Pacers coach Rick Carlisle will endorse those sentiments. Carlisle knows his team would be a run-of-the-mill one without O'Neal. As Carlisle succinctly and accurately notes, "To me, right now, Jermaine's the best big man in the Eastern Conference. I don't think there would be a huge debate about it.''

Carlisle, who replaced the fired Isiah Thomas over the summer, also knows O'Neal could have become one of the best big men in the Western Conference this season. That's because O'Neal was a free agent last summer and seriously contemplated relocating to another zip code. "At one point, I thought I was leaving Indiana,'' O'Neal said. "I was real upset about how things panned out last year. I thought about signing with San Antonio. If I had to chose a place outside of Indiana, I would have chosen San Antonio.''

So what prompted O'Neal to stick with the Pacers?

"I'm loyal to the people who are loyal to me,'' said O'Neal, whom the Pacers acquired along with Joe Kleine
from Portland for veteran Dale Davis in August of 2000. "Donnie Walsh (then the Pacers GM and now Pacers CEO and president) took a hell of a gamble trading Dale Davis to Portland for me, an unproven commodity. Talk about rolling the dice. Everybody thought Donnie Walsh was a fool for doing that.

"Because of my loyalty to Donnie Walsh, I stayed.''

But shortly after signing a lucrative seven-year, $126 million contract with the Pacers, the Pacers fired Thomas. That angered O'Neal, who had a tight rapport with Thomas. O'Neal was even more upset because he felt he was misled by Pacers management.

O'Neal said he was told during contract negotiations that Thomas would be retained as coach. Time, it seems, has almost healed those wounds. "I was upset with the way that was handled,'' O'Neal said. "Isiah's firing was in the making the entire time we were talking (about a contract).

"But if I was in the same position, I'd probably do the same thing. If I knew my guy was leaving, and there was a lot of talk I was leaving, I really don't think I'd take that chance and say the coach was going to be fired.''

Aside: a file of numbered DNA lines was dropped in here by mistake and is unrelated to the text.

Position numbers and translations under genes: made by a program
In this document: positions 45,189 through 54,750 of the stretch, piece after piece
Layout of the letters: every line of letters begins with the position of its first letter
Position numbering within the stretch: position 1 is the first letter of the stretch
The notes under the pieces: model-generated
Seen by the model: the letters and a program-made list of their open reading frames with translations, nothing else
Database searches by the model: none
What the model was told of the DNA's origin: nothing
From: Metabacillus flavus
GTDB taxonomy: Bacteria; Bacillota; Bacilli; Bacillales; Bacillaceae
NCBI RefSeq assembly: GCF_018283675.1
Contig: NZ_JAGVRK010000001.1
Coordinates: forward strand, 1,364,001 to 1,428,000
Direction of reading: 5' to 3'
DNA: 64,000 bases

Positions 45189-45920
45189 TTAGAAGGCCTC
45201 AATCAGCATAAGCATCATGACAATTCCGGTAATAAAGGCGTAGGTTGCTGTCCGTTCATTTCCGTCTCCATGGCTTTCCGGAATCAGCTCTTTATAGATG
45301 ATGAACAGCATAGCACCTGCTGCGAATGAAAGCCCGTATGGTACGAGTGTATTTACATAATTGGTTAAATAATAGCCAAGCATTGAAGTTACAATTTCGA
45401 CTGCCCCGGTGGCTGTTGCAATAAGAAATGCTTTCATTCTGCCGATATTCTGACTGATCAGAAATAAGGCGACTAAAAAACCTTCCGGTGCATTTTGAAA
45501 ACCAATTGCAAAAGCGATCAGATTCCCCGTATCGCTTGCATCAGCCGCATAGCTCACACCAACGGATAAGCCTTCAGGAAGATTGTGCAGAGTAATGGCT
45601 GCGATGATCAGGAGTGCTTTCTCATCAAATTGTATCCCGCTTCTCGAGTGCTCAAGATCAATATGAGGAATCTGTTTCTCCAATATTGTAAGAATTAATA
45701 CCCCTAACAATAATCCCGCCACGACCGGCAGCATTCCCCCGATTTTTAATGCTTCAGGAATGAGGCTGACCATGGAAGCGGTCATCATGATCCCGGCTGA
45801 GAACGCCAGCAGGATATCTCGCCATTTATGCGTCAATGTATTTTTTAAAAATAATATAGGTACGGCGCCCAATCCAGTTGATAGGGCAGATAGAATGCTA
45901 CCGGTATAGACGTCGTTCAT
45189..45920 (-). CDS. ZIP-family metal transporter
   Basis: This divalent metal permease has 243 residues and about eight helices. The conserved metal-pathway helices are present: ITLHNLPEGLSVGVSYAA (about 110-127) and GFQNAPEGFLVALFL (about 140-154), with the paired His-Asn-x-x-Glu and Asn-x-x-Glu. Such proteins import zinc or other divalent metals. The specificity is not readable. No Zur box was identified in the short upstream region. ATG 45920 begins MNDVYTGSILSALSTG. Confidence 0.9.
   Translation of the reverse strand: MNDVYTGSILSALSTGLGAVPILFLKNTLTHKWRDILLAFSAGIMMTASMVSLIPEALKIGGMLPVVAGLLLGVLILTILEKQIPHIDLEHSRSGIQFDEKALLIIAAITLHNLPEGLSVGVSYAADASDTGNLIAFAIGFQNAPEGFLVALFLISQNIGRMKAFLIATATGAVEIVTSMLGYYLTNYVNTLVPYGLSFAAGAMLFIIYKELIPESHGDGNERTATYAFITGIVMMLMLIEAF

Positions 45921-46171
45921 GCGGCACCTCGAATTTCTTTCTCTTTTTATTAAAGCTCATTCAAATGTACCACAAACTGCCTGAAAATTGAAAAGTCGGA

While O'Neal misses Thomas, he doesn't have any qualms playing for Carlisle, who guided his former team, the
Detroit Pistons, to back-to-back Central Division titles.

O'Neal said his role is essentially the same under Carlisle as it was under Thomas, but he said there are stark differences between the coaches.

"I think Rick is more laid back,'' O'Neal said. "Isiah is more intense. He is a guy who may tear up the locker room if a guy doesn't do something right. Rick will talk it out.

"Isiah is a more hands-on guy. He deals with every aspect of the game. Rick has more of a system, like having a defensive coach and things like that. To me, the basic difference between the two was Isiah was more of a father figure to me off the court. Rick is a good coach to me on the court, but we really haven't created that bond off the court yet.''

O'Neal believes the Pacers are headed in the right direction under Carlisle's guidance. He doesn't have any doubt the Pacers can capture the Eastern Conference title and make a run at an NBA championship.

Said O'Neal: "We have a legitimate chance. We've had some players hurt, and we haven't had the practice time we've wanted. But once the season slows down a bit, we're going to get better. We have a lot of guys on this team who understand what it takes to win games and that's going to pay off.''

If the Pacers are to reach the NBA's promised land, Carlisle realizes O'Neal will have to be the one to lead them there.

"Every year, Jermaine's skills have become a little more fine-tuned,'' Carlisle said. "His recognition on the court gets better, his body gets a little more rugged and durable.

"This season, there's more on his shoulders. But he's risen to the challenge and played big for us.''

Gery Woelfel covers the Milwaukee Bucks and the NBA for The Racine (Wis.) Journal Times